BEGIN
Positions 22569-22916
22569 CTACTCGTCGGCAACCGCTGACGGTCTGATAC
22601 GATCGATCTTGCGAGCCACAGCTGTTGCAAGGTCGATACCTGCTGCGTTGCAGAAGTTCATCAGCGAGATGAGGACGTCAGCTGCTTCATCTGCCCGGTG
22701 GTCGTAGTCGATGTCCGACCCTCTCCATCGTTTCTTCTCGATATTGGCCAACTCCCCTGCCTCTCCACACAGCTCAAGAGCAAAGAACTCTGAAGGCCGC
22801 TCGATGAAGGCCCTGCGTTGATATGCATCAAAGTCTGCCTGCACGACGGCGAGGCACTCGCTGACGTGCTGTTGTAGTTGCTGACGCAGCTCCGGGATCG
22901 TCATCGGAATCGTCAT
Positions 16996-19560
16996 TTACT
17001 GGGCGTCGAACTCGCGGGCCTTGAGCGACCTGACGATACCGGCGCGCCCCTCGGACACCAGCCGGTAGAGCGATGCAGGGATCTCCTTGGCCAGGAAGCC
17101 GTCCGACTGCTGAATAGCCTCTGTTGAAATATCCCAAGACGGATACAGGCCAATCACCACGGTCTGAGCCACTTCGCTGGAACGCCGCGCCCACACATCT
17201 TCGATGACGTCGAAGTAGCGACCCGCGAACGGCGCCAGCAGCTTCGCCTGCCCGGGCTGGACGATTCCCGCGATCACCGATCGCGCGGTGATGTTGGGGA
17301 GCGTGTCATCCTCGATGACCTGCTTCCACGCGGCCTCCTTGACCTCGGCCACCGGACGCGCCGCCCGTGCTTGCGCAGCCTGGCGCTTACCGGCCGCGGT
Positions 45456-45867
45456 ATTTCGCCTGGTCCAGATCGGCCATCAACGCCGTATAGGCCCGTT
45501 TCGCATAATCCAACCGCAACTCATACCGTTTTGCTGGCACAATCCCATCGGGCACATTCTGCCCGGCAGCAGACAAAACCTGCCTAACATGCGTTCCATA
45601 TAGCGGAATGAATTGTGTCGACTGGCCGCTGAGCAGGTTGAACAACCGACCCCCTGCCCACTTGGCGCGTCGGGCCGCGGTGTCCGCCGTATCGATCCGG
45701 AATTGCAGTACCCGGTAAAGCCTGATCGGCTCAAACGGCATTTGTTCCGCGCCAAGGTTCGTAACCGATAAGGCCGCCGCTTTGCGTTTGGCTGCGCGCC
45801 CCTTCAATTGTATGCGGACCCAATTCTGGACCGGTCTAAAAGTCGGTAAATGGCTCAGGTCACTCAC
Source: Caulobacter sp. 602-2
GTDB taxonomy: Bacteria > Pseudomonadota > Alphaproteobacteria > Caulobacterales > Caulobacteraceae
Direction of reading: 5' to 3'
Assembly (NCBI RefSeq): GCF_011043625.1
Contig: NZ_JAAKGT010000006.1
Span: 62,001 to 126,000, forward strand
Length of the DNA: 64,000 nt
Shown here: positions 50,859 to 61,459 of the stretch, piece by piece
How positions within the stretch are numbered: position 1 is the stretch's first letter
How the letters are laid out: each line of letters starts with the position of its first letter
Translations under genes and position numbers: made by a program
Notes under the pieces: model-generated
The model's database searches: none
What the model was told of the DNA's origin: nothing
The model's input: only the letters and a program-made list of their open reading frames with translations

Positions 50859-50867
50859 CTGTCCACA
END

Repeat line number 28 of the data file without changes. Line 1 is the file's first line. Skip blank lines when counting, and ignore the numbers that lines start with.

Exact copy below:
How the letters are laid out: each line of letters starts with the position of its first letter